In 1860, S. Augustus Mitchell took over his father’s business, issuing an atlas which included a map of the new state of Oregon and the Washington Territory. Up to 1859, Oregon Territory had run from the Pacific Ocean to the Continental Divide, but when it was made a state, the eastern border was stopped at approximately the 117th meridian, with what had been the eastern part of the territory attached to Washington, giving that territory an inverted “L” shape. This is one of the few maps to show that configuration, which lasted only until 1863, and this example is an early one, where the territory to the east of Washington is labeled as “Nebraska.” In 1861, the area to the east of Washington became “Dacotah” territory and Mitchell changed the map appropriately.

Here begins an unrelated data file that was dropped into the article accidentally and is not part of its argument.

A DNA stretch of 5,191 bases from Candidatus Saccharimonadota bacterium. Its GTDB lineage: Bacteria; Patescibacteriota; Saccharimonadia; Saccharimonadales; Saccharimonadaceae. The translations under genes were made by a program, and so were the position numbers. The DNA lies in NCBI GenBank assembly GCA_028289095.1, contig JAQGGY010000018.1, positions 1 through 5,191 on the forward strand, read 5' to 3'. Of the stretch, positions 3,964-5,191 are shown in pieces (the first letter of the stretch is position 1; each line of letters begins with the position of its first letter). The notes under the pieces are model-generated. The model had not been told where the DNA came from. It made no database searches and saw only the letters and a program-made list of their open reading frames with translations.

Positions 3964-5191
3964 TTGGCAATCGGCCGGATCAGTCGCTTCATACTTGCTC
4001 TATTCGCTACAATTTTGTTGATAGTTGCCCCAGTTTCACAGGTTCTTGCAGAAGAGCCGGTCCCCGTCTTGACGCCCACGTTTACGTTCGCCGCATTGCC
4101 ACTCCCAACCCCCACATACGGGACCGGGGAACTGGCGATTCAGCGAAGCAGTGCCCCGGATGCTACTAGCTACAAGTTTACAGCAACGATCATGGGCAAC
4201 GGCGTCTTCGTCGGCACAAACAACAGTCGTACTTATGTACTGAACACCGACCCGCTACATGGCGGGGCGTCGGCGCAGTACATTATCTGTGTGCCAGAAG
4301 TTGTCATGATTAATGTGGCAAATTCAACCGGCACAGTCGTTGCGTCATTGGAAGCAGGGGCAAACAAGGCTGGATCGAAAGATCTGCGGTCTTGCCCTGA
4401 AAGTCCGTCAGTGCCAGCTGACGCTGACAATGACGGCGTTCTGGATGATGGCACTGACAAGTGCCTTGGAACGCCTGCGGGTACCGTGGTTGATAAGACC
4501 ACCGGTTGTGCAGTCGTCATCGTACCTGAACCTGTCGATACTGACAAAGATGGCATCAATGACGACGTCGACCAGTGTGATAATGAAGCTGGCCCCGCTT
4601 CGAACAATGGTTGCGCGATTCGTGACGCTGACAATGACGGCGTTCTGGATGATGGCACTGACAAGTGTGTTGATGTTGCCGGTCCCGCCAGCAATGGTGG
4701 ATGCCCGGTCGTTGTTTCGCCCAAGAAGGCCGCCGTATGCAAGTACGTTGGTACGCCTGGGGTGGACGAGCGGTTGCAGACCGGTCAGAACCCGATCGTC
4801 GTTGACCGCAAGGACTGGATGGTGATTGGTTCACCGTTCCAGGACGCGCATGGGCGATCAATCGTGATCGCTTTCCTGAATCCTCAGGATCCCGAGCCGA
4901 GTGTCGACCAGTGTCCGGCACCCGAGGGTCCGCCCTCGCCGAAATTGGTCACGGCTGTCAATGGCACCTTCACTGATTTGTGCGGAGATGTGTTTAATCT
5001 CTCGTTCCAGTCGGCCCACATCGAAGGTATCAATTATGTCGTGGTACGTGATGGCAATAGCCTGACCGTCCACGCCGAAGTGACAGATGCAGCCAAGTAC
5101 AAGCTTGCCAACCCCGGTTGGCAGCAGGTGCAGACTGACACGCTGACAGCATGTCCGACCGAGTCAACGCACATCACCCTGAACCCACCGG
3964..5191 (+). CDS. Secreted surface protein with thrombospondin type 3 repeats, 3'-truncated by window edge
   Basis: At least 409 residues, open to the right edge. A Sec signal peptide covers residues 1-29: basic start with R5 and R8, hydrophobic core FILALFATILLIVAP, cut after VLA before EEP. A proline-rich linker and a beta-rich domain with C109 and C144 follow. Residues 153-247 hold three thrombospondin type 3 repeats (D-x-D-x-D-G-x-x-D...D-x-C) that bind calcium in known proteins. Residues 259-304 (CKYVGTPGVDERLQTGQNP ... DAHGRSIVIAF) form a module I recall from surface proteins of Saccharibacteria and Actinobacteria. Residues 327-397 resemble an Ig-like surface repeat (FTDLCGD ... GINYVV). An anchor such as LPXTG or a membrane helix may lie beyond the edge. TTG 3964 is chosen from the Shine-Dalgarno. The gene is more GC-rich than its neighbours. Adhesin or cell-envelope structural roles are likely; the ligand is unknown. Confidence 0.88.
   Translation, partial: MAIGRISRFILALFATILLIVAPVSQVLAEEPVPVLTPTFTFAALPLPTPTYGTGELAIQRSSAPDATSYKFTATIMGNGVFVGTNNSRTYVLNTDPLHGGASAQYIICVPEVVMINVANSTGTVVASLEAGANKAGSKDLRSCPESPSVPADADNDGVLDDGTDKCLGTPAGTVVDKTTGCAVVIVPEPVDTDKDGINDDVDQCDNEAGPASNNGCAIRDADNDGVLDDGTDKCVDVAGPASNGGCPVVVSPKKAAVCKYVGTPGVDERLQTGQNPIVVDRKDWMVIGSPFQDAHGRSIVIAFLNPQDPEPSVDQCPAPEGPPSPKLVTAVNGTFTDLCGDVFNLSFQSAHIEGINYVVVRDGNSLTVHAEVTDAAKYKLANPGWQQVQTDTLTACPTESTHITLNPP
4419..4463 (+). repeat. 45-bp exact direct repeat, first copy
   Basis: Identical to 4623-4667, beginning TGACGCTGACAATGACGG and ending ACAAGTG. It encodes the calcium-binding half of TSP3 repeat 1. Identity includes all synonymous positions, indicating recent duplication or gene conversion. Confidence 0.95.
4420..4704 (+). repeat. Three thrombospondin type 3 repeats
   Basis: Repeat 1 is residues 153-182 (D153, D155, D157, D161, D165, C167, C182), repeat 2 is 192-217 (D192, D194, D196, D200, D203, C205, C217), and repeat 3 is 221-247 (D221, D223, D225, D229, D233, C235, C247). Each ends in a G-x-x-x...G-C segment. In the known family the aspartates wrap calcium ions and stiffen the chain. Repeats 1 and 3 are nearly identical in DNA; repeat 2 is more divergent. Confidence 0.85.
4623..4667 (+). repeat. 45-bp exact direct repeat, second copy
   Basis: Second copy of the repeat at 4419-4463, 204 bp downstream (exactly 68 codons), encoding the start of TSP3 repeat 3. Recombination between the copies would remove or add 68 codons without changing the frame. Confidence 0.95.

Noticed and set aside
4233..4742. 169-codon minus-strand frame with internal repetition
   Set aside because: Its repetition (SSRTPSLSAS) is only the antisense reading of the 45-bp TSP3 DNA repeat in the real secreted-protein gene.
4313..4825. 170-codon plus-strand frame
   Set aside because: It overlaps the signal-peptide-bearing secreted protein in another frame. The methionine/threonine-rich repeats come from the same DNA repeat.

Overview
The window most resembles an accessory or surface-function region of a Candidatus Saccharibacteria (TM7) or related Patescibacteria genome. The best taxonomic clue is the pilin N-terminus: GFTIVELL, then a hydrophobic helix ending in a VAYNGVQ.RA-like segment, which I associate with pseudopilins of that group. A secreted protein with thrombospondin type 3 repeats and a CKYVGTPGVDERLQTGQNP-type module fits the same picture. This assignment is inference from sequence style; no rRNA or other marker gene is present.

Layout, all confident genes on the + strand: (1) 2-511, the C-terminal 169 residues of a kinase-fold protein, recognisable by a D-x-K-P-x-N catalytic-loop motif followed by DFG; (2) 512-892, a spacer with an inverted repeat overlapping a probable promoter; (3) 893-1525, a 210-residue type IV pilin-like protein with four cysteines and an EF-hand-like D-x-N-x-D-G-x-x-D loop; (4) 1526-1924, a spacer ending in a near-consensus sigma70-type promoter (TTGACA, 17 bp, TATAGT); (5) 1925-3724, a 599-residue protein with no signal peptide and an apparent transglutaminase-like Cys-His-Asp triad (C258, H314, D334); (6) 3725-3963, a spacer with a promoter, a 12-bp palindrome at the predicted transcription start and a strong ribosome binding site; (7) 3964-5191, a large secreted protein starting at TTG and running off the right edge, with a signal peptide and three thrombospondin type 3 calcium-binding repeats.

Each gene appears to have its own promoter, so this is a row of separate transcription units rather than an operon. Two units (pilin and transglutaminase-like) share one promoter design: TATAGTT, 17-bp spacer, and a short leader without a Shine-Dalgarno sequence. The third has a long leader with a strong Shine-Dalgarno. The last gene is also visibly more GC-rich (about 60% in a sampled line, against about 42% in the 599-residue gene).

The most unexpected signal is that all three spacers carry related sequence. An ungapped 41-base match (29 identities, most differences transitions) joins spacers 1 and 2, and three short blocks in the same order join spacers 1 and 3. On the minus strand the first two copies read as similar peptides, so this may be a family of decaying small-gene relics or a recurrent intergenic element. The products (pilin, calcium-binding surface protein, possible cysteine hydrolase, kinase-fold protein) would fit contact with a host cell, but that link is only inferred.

Also of particular interest is the indicate of the “Emigrant Route from the States,” that is, the Oregon Trail. It is clearly marked running from the South Pass, through Fort Boisee, and then to the Columbia River at Walla Walla. The western parts of both Oregon and Washington are broken into counties, with towns, forts and rivers indicated. In the western parts, some settlements and forts are indicated, but mostly it is rivers and lakes and mountains depicted. A fascinating picture of the American Northwest early in its development.